Monday, November 28, 2011

A sense of urgency

So I share 30 pages of Threadcaster at a time with a few close friends and mentors. They are all extremely patient with me - especially since I keep rewriting and rewriting things they've already seen, but it's their feedback that makes it necessary possible. Yesterday I got such a piece of feedback from fellow author Peter H Green. He said "Everything flows fine but there is no sense of urgency. You've got the pull toward the goal, but I don't feel any push."

Sense of Urgency huh? This posed a dilemma. My story has plenty of conflict starting around page 65... but up to that point it's getting to know the characters and getting used to the world they live in. I 100% believe this is a good thing - my world is complicated, it has rules and traditions the reader must understand to follow the rest of the story. Still a lack of urgency is a very real problem and it does not a good writer make if you ignore the input of your betas just because it's a little work.

So I thought about ways to build urgency - how about a villain actively working against the players through the plot? No... I do have villains but they are very powerful people who's leverage on the beginning of the book would probably keep our reluctant hero from agreeing to go without three pages of combatant dialog. No, the Brushcasters need to stay where they are.

What about a ticking clock? A time limit would impose some urgency and up Cat and Peter's emotional dilemma because a rush to save the world is a rush to put poor Pete in an early grave. That could do... it can't just be contrived though. I need to find a way to get it in without it creating an audience perceived False Urgency. Otherwise known as the "Just'cuz"es.

A "Just'cuz" is when an author's fingers start to show. "Why did he do that?" Author - "Just because." "Why did he decide to go there?" Author -"Just 'cause". "It was extremely lucky that he went to that town to run into the next action scene." - "Yeah, I needed him there for the plot"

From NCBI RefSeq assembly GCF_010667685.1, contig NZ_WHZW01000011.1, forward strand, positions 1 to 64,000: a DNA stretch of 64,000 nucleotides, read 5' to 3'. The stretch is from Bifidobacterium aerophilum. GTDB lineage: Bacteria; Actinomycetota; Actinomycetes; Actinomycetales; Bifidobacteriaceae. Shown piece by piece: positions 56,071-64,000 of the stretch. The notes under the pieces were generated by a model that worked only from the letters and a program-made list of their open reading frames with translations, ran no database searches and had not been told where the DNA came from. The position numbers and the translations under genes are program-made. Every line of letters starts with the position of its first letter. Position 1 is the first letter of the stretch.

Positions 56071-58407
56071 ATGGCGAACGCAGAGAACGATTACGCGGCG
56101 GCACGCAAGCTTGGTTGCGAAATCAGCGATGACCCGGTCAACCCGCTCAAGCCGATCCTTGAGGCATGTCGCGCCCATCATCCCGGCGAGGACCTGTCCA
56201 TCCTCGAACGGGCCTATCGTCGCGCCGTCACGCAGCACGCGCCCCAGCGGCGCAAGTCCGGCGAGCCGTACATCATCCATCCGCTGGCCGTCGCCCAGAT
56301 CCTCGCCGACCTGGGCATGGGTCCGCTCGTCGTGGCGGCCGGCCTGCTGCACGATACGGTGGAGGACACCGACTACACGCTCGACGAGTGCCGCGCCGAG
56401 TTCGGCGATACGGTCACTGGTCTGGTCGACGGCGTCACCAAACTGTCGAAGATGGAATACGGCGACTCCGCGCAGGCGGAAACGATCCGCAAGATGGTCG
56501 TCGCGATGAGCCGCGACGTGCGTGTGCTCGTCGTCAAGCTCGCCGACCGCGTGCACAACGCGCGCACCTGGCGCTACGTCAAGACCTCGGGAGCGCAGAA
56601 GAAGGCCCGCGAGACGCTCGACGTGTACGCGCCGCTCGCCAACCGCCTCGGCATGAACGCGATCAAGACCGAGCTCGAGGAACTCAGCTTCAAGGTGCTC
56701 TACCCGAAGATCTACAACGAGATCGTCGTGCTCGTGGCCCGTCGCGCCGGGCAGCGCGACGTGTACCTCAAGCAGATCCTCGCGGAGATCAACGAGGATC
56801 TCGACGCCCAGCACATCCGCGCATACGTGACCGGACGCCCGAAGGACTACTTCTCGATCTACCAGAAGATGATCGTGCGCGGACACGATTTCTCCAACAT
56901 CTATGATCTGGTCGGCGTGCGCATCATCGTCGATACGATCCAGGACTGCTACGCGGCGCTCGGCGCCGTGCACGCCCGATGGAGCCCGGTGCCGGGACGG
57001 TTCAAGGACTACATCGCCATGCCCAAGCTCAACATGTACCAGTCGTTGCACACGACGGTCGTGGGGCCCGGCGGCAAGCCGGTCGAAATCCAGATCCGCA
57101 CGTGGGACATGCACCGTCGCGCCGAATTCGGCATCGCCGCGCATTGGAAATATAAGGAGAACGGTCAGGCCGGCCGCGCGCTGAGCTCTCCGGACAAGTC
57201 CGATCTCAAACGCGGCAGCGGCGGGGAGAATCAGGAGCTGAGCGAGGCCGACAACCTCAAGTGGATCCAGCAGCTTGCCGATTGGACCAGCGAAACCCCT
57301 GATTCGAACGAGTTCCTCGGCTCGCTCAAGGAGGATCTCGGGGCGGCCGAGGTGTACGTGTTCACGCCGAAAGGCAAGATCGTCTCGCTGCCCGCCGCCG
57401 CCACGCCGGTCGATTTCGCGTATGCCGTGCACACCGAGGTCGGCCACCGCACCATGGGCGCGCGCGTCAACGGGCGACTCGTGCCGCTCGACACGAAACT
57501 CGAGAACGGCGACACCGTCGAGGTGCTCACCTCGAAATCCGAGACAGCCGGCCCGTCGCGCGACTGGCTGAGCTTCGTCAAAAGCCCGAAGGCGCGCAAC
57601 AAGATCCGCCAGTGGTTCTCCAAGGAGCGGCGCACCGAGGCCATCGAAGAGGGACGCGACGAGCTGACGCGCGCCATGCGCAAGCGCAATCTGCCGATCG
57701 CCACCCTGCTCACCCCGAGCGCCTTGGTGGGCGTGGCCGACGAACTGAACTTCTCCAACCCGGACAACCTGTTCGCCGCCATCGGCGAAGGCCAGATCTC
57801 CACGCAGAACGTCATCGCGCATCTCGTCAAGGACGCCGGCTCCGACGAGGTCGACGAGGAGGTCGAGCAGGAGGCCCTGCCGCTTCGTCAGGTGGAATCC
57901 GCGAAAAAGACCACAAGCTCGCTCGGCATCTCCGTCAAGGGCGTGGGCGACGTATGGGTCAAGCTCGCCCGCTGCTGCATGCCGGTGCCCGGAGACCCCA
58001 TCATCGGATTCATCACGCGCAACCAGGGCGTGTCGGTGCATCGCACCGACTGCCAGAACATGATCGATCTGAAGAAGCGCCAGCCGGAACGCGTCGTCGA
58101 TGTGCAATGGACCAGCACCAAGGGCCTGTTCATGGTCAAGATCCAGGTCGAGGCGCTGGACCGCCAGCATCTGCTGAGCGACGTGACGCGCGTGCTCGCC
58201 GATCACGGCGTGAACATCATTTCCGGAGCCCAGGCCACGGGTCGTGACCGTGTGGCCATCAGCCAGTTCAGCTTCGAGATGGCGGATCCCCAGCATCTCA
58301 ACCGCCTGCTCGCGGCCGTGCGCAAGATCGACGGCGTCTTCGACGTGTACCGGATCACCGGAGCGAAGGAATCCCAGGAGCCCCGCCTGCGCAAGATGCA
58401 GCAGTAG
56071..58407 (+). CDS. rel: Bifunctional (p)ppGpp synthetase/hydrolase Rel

The Just'cuzzes are as bad a disease as the Yes-mans and the Bamboo Traps. These things pander to the audience and insult their intelligence. I needed to find an integrated way to up the intensity that isn't Lady Creven saying "'By the way, I'd like you to complete this dangerous journey in about a week... Thursday's my only free day, you see. Does that fit in your schedule?" So what solution did I decide to employ? Well... it's all a matter of festivity.

I've had an elaborate backstory for a while now, but I took it out of the book because a large part of it had nothing to do with Cat. It still doesn't, really, but it has a lot to do with the rest of her world. I used the backstory as a stage and invented this great big huge festival in which the people of the Valley try to fulfill the same prophecy Cat and Peter are trying to fulfill in the book. This festival takes place on a specific day and time - the only day and time that "success" can take place. Unfortunately that festival day is a week away. Cat's going to have to hurry to keep the world from dying.

This solution is super. I can use the festival theme throughout as Cat moves from town to town. We see the decorations going up; the signs and festivities and how hopeful the people are that this will finally work. Little do they know that Cat's the one REALLY trying to fulfill the prophecy and the Brushcasters are actively trying to stop her. It gives us a C story that is separate from Cat's main quest but parallel so I don't have to cut away to any sidescenes. I've already implemented it up to a point. I have a little more rewriting to do before it's done... but I think I'm content. It definitely gets the beginning of the quest to go a bit faster.

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